I have over the years met people who just don’t believe wireless earphones will ever be able to sound as good as wired ones. I am one of those who have made the transition to accepting that some wireless earphones now sound as good, especially after the advent of lossless music files. But there are still enough earphones that cater to the first segment, the Moondrop-Chu now available with Headphone zone.
The Moondrop-Chu is the kind of product that sends the kind of signals even in design to make audiophiles happy. The earphones come with large buds that suggest the drivers inside are larger than usual — in this case, 10mm ones — and silicone tips don’t come pre-fitted, telling you this one does not take anything for granted.
The ear hook design — you actually have to weave in the chord to the silicone hooks — also makes this a design that works with an active lifestyle. They do stay in place while you are running or walking but provided you have the right silicone tip also. There is a mic unit too on the chord with volume controls and a play pause button.
I have always seen a correction between the price of audio products and their sound quality. But once in a while, there comes a product that offers you a sound signature better than what you were expecting given the price. For its Rs 1,999 pricing, the China-made Moondrop-Chu has the audio quality of a product from Europe that sounds many times better.
My FLAC playlist on Spotify, started with Don’t Know Why by Norah Jones where the Chu gave the vocals the importance it needed, sprinkled with the Piano notes that stepped up when required. And as I switched to a more complex composition like La Vie en Rose, the flutter in Edith Piaf’s throat when she croons her most loved composition becomes clear even though the recording is decades old. And then something exploded around my ears as the playlist ticked out to an acoustic guitar headphone test recording, with the Chu showing what it could do with the bass.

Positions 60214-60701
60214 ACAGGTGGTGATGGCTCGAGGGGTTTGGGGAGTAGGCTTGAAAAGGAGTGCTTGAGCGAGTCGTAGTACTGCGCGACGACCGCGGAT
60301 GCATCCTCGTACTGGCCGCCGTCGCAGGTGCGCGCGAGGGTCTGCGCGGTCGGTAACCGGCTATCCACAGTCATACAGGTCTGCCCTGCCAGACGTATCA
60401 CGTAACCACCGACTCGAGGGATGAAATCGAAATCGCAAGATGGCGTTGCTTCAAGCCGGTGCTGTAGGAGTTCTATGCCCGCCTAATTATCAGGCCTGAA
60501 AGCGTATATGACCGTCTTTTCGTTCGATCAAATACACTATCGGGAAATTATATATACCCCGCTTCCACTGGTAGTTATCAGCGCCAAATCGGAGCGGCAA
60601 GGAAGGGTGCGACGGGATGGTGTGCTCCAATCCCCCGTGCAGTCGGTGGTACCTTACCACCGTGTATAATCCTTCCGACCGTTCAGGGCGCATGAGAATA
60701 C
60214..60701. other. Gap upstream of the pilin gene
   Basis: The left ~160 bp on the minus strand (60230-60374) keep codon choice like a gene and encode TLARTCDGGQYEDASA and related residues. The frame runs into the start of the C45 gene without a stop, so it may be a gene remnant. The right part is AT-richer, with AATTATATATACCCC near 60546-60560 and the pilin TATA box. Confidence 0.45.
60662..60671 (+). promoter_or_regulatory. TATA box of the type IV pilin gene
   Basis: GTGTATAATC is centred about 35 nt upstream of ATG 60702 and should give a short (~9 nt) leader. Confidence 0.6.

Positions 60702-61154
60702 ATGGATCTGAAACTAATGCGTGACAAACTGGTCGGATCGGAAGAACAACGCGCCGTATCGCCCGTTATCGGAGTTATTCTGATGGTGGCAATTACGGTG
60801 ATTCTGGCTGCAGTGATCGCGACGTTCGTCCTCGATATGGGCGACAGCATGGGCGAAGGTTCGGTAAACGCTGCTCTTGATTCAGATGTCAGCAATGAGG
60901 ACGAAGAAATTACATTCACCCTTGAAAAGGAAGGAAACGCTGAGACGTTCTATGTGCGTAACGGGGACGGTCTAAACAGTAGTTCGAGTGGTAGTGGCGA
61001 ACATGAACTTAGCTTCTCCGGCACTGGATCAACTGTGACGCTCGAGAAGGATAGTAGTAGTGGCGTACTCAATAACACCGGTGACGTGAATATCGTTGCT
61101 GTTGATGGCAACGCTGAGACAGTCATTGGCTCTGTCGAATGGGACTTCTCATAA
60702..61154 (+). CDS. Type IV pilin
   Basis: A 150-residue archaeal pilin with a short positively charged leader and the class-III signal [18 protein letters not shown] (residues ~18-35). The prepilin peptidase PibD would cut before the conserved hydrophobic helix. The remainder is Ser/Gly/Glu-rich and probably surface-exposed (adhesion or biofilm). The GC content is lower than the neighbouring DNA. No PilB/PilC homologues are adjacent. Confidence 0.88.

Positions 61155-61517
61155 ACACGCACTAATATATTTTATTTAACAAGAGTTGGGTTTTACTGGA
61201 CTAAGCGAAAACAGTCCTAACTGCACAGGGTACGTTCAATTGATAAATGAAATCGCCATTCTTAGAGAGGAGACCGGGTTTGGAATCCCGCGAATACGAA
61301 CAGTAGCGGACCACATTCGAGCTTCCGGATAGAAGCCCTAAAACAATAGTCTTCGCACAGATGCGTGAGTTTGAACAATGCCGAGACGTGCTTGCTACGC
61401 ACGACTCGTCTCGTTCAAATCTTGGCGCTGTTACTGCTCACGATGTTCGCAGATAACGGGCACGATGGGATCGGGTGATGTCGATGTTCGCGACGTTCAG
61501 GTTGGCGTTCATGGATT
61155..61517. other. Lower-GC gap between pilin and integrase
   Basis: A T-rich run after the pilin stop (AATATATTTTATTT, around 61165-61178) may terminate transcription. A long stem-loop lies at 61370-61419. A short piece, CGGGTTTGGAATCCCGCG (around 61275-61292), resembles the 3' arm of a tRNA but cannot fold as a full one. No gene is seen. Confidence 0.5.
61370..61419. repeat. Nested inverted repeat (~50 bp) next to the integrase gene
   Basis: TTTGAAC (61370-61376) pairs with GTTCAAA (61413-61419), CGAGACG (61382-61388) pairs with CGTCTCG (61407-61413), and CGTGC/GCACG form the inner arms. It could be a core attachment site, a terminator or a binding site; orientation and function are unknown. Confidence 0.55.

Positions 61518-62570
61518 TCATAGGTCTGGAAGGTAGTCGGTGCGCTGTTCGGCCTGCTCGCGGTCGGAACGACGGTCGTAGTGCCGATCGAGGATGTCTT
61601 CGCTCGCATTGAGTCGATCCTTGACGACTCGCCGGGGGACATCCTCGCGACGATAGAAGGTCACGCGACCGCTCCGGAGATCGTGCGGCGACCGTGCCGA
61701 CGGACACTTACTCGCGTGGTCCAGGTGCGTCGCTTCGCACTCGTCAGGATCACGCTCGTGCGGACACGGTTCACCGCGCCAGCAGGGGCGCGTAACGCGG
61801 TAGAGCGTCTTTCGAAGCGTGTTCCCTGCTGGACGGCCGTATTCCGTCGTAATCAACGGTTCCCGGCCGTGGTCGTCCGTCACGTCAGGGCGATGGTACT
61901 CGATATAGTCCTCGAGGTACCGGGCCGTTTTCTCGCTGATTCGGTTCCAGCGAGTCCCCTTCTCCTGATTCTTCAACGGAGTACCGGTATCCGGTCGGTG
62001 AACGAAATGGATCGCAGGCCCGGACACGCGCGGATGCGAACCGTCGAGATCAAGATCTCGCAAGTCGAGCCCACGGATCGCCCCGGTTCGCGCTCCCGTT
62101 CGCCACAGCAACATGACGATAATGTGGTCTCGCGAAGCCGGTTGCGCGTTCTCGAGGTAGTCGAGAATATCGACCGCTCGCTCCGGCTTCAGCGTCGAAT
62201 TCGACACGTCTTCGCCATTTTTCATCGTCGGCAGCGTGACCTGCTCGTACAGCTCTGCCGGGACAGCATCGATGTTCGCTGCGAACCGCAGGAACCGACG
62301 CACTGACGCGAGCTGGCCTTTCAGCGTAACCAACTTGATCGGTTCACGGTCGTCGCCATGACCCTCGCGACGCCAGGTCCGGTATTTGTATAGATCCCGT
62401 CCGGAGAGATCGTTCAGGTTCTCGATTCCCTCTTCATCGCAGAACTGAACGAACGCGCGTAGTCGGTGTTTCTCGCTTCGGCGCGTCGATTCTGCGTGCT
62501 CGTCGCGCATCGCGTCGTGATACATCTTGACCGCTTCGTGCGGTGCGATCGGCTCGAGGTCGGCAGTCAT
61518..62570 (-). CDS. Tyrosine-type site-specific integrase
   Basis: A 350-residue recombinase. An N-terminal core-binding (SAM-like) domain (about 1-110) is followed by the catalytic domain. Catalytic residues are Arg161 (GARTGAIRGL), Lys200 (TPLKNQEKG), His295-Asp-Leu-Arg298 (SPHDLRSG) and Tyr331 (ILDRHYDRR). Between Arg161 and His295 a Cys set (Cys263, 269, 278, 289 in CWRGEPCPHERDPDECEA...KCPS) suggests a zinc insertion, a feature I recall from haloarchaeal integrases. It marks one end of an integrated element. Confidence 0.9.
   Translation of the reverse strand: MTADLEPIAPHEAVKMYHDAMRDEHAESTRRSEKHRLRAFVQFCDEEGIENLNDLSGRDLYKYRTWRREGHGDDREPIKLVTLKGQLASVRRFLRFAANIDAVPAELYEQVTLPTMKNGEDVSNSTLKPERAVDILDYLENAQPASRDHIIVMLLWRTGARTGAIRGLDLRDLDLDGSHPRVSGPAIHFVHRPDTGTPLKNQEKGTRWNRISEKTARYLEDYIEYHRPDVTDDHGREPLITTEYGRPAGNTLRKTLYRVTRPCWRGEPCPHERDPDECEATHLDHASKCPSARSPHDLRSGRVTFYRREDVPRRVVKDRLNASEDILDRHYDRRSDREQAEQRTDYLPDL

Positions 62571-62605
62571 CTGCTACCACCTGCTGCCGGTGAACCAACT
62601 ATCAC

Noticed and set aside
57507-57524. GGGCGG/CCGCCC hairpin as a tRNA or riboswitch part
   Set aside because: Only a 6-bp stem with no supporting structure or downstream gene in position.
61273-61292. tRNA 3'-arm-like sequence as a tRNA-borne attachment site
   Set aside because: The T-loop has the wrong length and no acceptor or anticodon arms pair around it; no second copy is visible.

All these songs I played underlined how balanced the Chu earphones are, only pushing the bass when the song requires it. I played Big Daddy Wilson’s 10-minute-long Walk a Mile in My Shoes because it sounded much richer than it had sounded in most of my earlier encounters with the song. Soon I was playing one favourite after the other. As the rich audio pushed me on a nostalgia trip, I was reminded how this experience has happened before when an audio product has wowed me in more ways than one. The Moondrop-Chu is that kind of product.
Interestingly, I did not have many expectations from the Moondrop-Chu, especially after seeing an anime design on the cover, giving me the impression that this was something aimed at listeners much younger than me. I could not have been more wrong. The Moondrop-Chu is a product for the purists, one that lets you enjoy music in all its glory, without having to hear the hollow sound coming from your bank account. It is a must-buy if you ask me.